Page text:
Identification of two mutations increasing the methanol tolerance of Corynebacterium glutamicum Applied microbiology

Citations of this article
Mendeley users who have this article in their library.


? 2015 Le?meier and Wendisch.Background: Methanol is present in most ecosystems and may also occur in industrial applications, e.g. as an impurity of carbon sources such as technical glycerol. Methanol often inhibits growth of bacteria, thus, methanol tolerance may limit fermentative production processes. Results: The methanol tolerance of the amino acid producing soil bacterium Corynebacterium glutamicum was improved by experimental evolution in the presence of methanol. The resulting strain Tol1 exhibited significantly increased growth rates in the presence of up to 1 M methanol. However, neither transcriptional changes nor increased enzyme activities of the linear methanol oxidation pathway were observed, which was in accordance with the finding that tolerance to the downstream metabolites formaldehyde and formate was not improved. Genome sequence analysis of strain Tol1 revealed two point mutations potentially relevant to enhanced methanol tolerance: one leading to the amino acid exchange A165T of O-acetylhomoserine sulfhydrolase MetY and the other leading to shortened CoA transferase Cat (Q342). Introduction of either mutation into the genome of C. glutamicum wild type increased methanol tolerance and introduction of both mutations into C. glutamicum was sufficient to achieve methanol tolerance almost indistinguishable from that of strain Tol1. Conclusion: The methanol tolerance of C. glutamicum can be increased by two point mutations leading to amino acid exchange of O-acetylhomoserine sulfhydrolase MetY and shortened CoA transferase Cat. Introduction of these mutations into producer strains may be helpful when using carbon sources containing methanol as component or impurity.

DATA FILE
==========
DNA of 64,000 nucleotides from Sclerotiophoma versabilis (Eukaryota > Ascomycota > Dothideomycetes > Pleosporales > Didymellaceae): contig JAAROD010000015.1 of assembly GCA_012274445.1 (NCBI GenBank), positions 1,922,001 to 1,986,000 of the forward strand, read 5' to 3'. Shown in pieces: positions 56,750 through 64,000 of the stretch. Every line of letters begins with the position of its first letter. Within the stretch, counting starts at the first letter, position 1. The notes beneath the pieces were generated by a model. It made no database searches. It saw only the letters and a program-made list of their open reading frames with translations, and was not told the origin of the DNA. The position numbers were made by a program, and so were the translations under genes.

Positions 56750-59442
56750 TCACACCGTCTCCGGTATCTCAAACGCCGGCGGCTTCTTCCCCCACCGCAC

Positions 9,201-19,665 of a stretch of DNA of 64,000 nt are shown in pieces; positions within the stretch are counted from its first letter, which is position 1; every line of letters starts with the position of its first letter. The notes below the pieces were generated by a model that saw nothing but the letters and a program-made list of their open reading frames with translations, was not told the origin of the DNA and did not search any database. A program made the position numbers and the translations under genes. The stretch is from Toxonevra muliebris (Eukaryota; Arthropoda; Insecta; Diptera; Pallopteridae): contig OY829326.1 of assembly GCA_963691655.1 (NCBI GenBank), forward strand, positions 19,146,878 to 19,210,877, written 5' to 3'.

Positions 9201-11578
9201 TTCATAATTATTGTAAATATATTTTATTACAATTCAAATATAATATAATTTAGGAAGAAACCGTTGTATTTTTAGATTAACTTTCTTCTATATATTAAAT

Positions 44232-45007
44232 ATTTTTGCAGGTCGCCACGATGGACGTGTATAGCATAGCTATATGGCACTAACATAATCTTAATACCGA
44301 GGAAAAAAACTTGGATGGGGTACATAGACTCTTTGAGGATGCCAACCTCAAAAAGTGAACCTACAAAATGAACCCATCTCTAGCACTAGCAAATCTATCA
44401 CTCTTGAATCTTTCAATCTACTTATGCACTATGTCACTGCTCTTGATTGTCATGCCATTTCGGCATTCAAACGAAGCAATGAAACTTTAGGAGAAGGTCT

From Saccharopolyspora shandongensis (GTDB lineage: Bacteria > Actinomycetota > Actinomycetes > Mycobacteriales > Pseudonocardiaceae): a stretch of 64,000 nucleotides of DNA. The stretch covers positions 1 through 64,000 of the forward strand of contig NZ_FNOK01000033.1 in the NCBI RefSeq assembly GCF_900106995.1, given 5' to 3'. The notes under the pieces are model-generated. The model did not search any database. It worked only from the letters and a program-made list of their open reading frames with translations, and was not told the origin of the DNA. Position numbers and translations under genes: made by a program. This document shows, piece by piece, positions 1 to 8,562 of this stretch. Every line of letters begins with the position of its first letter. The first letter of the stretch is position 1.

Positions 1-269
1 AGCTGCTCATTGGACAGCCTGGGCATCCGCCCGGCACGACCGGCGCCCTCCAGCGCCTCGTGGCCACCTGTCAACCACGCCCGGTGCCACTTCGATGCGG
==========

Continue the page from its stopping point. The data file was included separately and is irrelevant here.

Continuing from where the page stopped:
Leßmeier, L., & Wendisch, V. F. (2015). Identification of two mutations increasing the methanol tolerance of Corynebacterium glutamicum Applied microbiology. BMC Microbiology, 15(1).

Register to see more suggestions

Mendeley helps you to discover research relevant for your work.

Already have an account?

Save time finding and organizing research with Mendeley

Sign up for free